“In a truer-run race you’ll see the true Lossiemouth,” commented an impressed Paul Townend, remarkably implying plenty more to come. Mullins saw fit to pay credit to both of the first two home.
“I really didn’t have to do much with her since Fairyhouse,” said the champion trainer and, asked by The Irish Field how strong his team of soon-to-be-four-year-olds was, he said: “You’d have to say it’s good this year, wouldn’t you?
“She did that nicely and jumped well. She was hard on herself and was still able to win well enough.
“I am very pleased with her, and with Gala Marceau. Lossiemouth looks like she could be the real deal and deserves her favouritism for the Triumph,” a reflection of bookmakers’ snap decision to cut her into a general 6/4 for the championship race for four-year-olds come March.
At that stage, he was two winners in, Dark Raven defying an absence for Simon Munir and Isaac Souede in the second maiden hurdle. The Malinas-bred hasn’t been rushed by connections and was comfortably able to justify evens favouritism under Townend.
“He had setbacks last year and we decided to take the season off so he’s come back nicely this season. He looks to have an engine and jumps well enough.
“I am very happy to see him doing it over the minimum trip as well. I am hoping he will improve over further and it looked like he wasn’t stopping at the end,” Mullins said.
A WINNER in the silks of Sue Magnier in the first at Leopardstown is normal, but not over flights. Nor is it usual for a steed rated a staggering 117 on the flat and once favourite for the Derby to go hurdling, but High Definition made this project an even more intriguing one with a win first time up.
The omission of one of the hurdles due to the low-lying sun probably helped the winner, but there was clear room for better in his technique too. Bookmakers quoted 20/1 for the Supreme.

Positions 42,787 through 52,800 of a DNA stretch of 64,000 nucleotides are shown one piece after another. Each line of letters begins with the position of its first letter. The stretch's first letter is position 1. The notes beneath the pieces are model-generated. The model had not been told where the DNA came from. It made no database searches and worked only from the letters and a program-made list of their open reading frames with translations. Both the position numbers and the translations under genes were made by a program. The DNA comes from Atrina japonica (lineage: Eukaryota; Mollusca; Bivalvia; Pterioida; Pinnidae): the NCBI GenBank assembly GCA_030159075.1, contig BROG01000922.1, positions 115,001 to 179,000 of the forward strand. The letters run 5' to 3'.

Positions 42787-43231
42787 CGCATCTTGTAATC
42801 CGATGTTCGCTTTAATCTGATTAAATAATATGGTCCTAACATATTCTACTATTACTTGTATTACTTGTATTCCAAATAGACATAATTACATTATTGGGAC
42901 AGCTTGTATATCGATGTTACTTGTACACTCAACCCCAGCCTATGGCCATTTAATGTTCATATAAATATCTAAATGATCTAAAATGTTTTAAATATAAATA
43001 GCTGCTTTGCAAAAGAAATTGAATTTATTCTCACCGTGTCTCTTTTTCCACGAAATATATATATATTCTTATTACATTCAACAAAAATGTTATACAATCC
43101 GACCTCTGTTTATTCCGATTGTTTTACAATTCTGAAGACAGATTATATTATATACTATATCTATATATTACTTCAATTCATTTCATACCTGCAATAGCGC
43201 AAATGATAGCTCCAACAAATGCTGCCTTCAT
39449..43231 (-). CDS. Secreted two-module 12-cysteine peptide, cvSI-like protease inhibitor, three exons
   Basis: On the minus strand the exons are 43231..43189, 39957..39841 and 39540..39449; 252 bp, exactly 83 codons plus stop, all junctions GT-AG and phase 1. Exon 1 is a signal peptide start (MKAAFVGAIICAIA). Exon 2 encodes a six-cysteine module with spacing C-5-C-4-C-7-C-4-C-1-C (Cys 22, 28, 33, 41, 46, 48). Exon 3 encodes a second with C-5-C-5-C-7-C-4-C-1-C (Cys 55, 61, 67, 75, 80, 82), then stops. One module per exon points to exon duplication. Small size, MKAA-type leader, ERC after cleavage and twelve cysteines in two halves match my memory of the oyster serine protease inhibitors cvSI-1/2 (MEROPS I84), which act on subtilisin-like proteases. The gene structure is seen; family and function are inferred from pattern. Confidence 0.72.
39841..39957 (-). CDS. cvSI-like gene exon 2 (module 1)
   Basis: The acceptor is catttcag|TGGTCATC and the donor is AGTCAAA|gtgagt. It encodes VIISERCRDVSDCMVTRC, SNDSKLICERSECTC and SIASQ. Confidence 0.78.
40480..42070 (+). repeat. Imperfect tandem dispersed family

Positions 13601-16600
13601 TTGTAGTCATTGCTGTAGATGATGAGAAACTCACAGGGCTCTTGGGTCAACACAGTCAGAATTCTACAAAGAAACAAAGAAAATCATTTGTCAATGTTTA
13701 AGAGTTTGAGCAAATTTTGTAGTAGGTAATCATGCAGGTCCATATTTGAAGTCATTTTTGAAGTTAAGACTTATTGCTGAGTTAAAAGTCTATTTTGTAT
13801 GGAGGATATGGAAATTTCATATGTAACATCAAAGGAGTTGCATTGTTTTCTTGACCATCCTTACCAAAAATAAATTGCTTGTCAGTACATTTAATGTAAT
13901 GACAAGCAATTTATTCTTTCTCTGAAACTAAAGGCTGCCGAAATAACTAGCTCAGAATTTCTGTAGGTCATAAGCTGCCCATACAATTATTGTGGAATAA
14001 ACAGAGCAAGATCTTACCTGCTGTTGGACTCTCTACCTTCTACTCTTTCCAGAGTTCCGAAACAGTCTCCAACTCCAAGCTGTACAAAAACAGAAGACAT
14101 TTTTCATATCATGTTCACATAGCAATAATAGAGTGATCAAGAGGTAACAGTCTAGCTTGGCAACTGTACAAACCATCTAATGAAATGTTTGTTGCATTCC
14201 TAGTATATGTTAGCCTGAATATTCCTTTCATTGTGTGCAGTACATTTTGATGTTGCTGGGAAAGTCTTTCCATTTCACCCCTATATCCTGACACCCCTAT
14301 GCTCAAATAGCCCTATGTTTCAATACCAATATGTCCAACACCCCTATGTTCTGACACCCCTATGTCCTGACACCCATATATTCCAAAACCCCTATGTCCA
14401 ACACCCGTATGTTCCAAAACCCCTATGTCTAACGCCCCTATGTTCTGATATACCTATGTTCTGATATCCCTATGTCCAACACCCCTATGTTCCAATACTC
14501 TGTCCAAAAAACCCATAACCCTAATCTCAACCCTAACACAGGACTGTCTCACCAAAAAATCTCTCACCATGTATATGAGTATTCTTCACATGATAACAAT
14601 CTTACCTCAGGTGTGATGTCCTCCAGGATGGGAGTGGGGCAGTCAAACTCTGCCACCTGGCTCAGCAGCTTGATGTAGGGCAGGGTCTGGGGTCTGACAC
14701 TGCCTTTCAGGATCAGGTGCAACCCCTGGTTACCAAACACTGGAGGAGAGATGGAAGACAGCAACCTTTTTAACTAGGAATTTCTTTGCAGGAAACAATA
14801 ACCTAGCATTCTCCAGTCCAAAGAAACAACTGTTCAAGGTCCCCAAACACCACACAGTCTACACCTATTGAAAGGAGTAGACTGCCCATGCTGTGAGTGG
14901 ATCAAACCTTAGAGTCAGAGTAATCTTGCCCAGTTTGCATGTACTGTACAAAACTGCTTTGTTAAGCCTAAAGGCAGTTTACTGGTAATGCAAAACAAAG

“It was a nice start over hurdles for him. On the whole, he put up a good enough round of jumping,” said Joseph O’Brien.
“He was a bit green at a couple and having to make the running on his first run over hurdles wasn’t ideal. He went particularly right at one in the back.
“The Dublin Racing Festival is an option but whether we want to go straight into that class or take baby steps we’ll have to see.”
With such dominance of the jumps game by a select few, it’s not unusual that one of the lesser races saw the greater scenes of celebration, and such was the case as Georgie Benson recorded her first winner over jumps in the novice handicap hurdle aboard the Peter John Flood-trained Tullypole Annie.
The 33/1 chance found plenty to repel the strong-travelling Brookie by a length. The winning connections, the Jolly Boys Syndicate, looked like all their Christmases had come at once. Enfield-based Flood would later quip: “To have a winner here is something else: usually I am just watching it on the TV.”
Those raucous cheers were perhaps usurped when the Gavin Crowell-trained Final Orders completed four chase wins on the bounce under a positive Keith Donoghoe in the handicap.
Given the rise in class and his ability to stay a mile farther, it was striking how dominant the 7/2 chance was in the colours of the C M D Syndicate. However, Cromwell couldn’t conceal that he had a minor regret even in victory.
“It’s all about his jumping. He needs three miles over hurdles. He sickens other horses with his jumping and he loves it. The only shame was he didn’t get into the Paddy Power. Maybe next year.
“The lads are all friends of Garvan Donnolly; obviously Garvan trained this lad before, and they’ll have some fun today.”
Gordon Elliott had drawn a blank going into the bumper and there was something appropriate about Pour Les Filles pouncing close home to nail the Mullins-trained Did I Ask You That under Harry Swan as Davy Russell had bought the son of Pour Moi last year.
Russell probably shook more hands on the day than Charlie Haughey might have when looking for votes.
He has an eye for a horse, as we all know. “He is a horse for the future and we’ll take our time with him,” said Elliott of the promising 4/1 winner, who runs in the colours of Kenny Haughey, Laura Haughey and Kieran Byrne.